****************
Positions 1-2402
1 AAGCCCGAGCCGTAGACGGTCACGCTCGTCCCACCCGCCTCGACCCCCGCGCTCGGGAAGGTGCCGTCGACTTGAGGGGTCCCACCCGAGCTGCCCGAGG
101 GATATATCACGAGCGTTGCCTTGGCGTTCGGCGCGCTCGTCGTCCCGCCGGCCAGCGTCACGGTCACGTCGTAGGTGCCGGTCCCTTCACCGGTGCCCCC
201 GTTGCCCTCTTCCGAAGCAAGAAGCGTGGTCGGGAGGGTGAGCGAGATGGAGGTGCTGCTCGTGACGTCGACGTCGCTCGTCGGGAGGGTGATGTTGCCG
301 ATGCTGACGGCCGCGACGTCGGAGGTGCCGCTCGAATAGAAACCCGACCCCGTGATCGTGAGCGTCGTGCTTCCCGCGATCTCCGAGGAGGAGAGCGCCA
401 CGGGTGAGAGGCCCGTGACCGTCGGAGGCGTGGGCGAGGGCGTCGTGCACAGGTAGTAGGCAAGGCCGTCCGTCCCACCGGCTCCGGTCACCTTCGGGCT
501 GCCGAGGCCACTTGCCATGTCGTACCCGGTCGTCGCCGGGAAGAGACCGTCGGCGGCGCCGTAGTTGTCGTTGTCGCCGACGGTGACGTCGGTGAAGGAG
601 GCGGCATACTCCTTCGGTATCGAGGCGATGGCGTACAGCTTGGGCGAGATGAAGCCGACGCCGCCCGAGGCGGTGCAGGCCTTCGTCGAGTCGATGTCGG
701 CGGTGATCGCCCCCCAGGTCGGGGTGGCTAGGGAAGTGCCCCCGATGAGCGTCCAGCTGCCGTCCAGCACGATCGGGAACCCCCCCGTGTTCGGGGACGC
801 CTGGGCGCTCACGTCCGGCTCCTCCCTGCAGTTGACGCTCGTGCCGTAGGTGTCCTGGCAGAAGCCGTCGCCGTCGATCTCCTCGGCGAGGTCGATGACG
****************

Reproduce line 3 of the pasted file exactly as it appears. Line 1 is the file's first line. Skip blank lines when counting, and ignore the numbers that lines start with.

101 GATATATCACGAGCGTTGCCTTGGCGTTCGGCGCGCTCGTCGTCCCGCCGGCCAGCGTCACGGTCACGTCGTAGGTGCCGGTCCCTTCACCGGTGCCCCC